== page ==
On a separate note: I don’t know why people like IKEA or their furniture. Swedish Walmart with refaced Sauder pressboard is super cool. I think the catalog is probably my favorite part with all of the soupy inspirational quotes “It empowers me to nourish my child” etc. Then there are the unrealistic room setups where a kid would have to close the Murphy bed, drain the sink, move a tAble` slab to cover it, then put up the Lego catcher, pull the privacy screen covered in agnostic squares, and move the jar of fresh dill under the sink just to play with Lego bricks smh.

    1. The funky euro-style isn’t for everyone, agreed. They do have plenty of traditional furniture too.

      For the laminate and veneer pieces the design and quality of Ikea is much higher than Sauder / Wal-Mart dreck. Not all pressboard is made equal, and how Ikea designs tends to avoid the stress points and weak joins that plague cheap flat pack. The way they standardize design points across a range and build for mix-and-match construction on certain pieces make ‘furniture hacking’ easier.

      Most of the better Ikea furniture is also either fully solid wood or a mix of solid and plywood / pressboard. Because of their manufacturing process the better stuff also tends to be affordable for more people.

      Room setups are always ridiculous ideals, and the “mini room” layouts both work well in a store and illustrate possible layouts for space-constrained Europeans – their target market. Check out Pottery Barn or Restoration Hardware for more Americentric versions of the same silliness.

      Ultimately though, if it ain’t your thing it ain’t your thing. No worries.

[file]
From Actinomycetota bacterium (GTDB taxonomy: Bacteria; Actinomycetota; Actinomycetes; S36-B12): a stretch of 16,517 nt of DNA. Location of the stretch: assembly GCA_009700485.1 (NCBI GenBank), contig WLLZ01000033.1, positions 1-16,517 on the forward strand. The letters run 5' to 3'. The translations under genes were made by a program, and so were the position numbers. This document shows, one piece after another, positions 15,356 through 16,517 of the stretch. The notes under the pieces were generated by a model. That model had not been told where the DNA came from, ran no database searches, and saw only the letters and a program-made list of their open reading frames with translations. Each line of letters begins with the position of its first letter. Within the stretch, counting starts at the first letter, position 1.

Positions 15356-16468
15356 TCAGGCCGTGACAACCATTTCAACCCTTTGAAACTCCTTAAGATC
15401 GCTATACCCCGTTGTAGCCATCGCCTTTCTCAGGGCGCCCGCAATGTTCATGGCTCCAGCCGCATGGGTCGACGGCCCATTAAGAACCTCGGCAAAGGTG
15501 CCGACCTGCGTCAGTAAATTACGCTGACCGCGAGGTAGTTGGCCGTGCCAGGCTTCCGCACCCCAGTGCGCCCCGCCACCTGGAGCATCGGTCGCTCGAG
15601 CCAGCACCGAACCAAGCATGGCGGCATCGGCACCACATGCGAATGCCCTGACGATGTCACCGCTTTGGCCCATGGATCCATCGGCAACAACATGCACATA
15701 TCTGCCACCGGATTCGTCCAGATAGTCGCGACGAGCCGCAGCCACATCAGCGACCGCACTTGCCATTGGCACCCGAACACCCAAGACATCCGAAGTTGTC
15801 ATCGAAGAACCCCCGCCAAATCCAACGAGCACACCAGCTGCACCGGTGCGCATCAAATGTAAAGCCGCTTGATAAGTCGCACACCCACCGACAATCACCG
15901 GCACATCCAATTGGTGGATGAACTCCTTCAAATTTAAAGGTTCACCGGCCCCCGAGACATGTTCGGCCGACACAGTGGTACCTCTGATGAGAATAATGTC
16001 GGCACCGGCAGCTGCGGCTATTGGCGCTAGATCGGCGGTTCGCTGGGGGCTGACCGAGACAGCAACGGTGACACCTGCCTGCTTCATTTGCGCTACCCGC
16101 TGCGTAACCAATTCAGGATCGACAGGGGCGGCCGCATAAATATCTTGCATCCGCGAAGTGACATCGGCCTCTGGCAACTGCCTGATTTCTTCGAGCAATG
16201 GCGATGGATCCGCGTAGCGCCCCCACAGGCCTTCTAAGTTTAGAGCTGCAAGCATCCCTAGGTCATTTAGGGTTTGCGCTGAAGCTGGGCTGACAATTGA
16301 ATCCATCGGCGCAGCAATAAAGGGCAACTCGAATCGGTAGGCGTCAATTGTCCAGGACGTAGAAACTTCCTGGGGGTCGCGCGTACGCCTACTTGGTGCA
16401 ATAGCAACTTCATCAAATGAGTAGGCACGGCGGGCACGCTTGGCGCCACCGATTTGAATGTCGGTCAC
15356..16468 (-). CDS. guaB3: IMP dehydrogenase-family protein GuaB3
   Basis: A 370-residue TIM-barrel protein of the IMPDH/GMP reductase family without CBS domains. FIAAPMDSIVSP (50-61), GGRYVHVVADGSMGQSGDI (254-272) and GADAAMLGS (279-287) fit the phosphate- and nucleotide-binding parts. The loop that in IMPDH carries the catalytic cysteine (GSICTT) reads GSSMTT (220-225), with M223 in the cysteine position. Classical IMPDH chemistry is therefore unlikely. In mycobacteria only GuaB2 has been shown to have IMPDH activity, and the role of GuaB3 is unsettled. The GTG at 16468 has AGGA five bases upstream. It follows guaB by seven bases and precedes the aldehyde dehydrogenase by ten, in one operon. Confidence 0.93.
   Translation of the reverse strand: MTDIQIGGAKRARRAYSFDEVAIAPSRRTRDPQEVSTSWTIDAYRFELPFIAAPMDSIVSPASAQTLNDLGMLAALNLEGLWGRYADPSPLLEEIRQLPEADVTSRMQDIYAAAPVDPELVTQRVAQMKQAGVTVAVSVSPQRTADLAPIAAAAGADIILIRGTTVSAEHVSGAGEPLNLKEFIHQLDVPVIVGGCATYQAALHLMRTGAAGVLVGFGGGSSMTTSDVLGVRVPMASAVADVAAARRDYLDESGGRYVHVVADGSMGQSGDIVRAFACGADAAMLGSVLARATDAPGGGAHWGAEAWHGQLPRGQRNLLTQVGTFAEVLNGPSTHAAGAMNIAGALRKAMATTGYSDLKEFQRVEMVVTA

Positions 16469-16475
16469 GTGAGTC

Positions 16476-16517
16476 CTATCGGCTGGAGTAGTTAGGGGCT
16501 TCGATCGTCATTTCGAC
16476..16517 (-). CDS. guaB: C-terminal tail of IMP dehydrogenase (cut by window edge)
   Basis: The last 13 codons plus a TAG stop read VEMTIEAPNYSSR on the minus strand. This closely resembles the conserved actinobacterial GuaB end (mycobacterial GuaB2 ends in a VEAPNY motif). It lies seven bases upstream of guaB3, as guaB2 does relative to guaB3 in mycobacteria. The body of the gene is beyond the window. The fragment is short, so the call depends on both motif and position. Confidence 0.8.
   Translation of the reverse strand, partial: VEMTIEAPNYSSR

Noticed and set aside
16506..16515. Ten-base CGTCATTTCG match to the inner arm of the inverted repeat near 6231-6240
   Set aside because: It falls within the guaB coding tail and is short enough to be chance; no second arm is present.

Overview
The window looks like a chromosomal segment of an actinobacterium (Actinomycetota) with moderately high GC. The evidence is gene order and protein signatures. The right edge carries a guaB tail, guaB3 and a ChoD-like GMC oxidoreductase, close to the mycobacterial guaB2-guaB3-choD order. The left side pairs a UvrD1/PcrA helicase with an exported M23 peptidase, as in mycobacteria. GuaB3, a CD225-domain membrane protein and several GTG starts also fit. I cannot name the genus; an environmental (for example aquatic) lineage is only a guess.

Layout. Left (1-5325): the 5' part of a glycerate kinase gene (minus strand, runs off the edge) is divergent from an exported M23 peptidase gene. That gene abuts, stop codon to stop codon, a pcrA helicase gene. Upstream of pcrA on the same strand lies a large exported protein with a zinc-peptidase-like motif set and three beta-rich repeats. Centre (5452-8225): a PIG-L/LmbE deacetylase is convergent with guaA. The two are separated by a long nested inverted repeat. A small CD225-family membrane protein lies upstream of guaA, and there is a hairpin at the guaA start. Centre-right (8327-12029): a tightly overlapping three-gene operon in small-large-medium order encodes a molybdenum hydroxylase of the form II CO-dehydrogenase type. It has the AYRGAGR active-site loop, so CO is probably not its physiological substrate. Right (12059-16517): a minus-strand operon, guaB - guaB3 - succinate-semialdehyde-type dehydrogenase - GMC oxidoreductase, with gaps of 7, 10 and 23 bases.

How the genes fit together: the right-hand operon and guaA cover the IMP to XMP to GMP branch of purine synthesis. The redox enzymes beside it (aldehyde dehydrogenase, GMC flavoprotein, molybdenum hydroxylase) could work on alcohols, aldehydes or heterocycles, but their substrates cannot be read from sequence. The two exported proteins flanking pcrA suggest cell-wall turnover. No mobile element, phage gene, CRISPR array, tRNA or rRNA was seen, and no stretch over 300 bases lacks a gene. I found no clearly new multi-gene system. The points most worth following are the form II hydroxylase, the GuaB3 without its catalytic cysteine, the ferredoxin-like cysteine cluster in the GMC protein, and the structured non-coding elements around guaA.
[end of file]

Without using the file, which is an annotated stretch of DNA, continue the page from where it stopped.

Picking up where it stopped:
1. We had a Wal-Mart entertainment center that managed to survive a couple moves. On the third move, it spontaneously and instantly folded itself nicely into a flat pack again on a trip up the stairs. It was the last trip it made.

        That said, yes, Ikea furniture is way better and strikes a nice price/performance tradeoff for many people.

    2. As a European, let me explain:
      1. Our houses are smaller and ikea is good at producing devices which take advantages of smaller space.
      2. They strike an excellent price-performance ratio.
      3. They are low price because of mass manufacturing, any other furniture chain will sell the same quality for more.
      4. Because they are cheap, you can change your whole house every 10-15 years and not be bankrupt.
      If you move between countries you will realize that
      5. It is sometimes cheaper to sell the old one and buy new than to ship your furniture.
      6. You will spend little time picking new one up, because you know what is available, all stores sell the same thing.

  3. Not knocking the project by any means, but couldn’t you wire up a new switch to the existing button contacts for up/down and use a pair of limit switches at the desired heights to cut the juice? Isn’t as flexible perhaps given the limit switches would have to be rigidly mounted relative to the floor, ceiling or perhaps just the table legs.

  4. Those with limited budgets might try alternatives. Instead of a standing desk, get an art/craft/drawing table that elevates and tilts. They cost less new and thrift stores often sell them for under $20. Just make sure it’ll go high enough for use standing..

    If you’re space is limited, look into collapsible drying racks for clothes. The wood ones tend to be flimsy, but most of the metal ones are study and stable enough to work with a laptop or tablet. Best of all, they collapse, so you can fold them up and put them away. Thrift stores often have them for under $10.

    Both illustrate useful life hacks. Things for computers and offices often have inflated prices, perhaps because a business is covering the costs. Look for that same functionality in a more frugal and competitive arena, and the markup isn’t nearly as great.